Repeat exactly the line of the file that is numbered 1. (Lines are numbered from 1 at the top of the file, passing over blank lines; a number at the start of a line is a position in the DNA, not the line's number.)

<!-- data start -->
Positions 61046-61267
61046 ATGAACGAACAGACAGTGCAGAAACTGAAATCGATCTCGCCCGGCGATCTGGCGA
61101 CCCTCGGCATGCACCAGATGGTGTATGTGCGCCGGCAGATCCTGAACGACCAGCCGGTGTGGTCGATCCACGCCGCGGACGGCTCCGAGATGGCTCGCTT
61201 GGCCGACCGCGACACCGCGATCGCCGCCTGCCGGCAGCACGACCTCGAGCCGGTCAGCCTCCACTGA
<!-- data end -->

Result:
Positions 61046-61267